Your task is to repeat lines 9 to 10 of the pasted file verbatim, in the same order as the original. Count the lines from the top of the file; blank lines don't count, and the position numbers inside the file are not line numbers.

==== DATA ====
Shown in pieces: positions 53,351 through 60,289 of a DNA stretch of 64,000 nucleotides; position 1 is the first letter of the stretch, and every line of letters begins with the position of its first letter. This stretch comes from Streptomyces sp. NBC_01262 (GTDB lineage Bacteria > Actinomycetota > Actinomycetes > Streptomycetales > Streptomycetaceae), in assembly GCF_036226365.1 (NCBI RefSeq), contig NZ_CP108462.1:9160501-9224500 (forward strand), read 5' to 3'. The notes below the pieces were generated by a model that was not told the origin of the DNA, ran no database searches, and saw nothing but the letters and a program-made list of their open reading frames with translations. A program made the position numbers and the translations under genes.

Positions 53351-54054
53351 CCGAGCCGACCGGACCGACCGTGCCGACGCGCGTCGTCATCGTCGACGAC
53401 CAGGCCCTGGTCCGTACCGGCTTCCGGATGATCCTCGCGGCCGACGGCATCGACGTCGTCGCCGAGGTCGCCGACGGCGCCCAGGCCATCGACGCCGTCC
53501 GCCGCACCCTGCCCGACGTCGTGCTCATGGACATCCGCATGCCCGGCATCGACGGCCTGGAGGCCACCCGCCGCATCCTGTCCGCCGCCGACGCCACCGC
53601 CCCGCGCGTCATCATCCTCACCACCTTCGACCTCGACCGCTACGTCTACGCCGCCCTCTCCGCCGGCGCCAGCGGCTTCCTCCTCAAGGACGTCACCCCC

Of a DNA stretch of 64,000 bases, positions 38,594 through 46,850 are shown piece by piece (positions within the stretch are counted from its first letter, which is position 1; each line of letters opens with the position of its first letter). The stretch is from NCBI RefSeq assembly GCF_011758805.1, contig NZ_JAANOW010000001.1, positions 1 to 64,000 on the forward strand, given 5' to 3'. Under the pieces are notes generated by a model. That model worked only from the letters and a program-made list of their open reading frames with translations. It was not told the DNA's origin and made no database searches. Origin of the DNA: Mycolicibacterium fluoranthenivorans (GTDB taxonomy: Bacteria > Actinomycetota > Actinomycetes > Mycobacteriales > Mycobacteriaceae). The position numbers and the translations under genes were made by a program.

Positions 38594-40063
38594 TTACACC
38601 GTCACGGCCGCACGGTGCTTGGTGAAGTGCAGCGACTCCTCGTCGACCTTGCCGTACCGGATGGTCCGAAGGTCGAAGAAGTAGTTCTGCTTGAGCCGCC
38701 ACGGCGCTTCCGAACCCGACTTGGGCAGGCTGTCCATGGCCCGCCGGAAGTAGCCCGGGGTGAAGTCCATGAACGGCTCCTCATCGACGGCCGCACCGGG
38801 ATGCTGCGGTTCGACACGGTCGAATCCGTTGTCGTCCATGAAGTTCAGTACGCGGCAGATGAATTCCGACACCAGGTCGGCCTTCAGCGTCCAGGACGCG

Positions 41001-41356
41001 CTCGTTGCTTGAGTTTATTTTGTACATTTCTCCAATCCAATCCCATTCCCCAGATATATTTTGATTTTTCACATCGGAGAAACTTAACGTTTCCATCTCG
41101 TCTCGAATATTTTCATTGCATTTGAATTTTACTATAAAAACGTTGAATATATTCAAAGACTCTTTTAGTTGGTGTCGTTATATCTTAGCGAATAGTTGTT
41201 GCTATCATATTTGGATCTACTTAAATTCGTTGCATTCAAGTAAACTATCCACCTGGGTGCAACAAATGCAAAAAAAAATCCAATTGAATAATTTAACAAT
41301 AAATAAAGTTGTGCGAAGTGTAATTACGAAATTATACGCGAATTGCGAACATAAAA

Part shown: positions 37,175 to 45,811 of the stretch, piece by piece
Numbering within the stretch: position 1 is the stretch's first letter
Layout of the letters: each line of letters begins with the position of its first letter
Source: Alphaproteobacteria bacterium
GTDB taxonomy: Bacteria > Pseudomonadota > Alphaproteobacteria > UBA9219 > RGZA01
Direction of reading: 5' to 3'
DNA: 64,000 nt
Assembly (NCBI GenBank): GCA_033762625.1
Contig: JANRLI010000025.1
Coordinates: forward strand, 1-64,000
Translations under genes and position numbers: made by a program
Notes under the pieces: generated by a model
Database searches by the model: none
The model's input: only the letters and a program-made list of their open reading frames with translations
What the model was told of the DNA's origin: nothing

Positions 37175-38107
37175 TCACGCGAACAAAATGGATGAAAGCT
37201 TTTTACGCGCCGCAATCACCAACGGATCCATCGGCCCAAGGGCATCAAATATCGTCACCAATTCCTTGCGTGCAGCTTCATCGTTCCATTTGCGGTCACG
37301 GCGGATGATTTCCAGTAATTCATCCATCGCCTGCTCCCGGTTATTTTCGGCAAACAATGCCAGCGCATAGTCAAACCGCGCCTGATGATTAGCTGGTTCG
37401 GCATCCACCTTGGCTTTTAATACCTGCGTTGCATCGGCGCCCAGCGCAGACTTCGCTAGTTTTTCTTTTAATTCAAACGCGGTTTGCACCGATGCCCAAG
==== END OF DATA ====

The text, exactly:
38594 TTACACC
38601 GTCACGGCCGCACGGTGCTTGGTGAAGTGCAGCGACTCCTCGTCGACCTTGCCGTACCGGATGGTCCGAAGGTCGAAGAAGTAGTTCTGCTTGAGCCGCC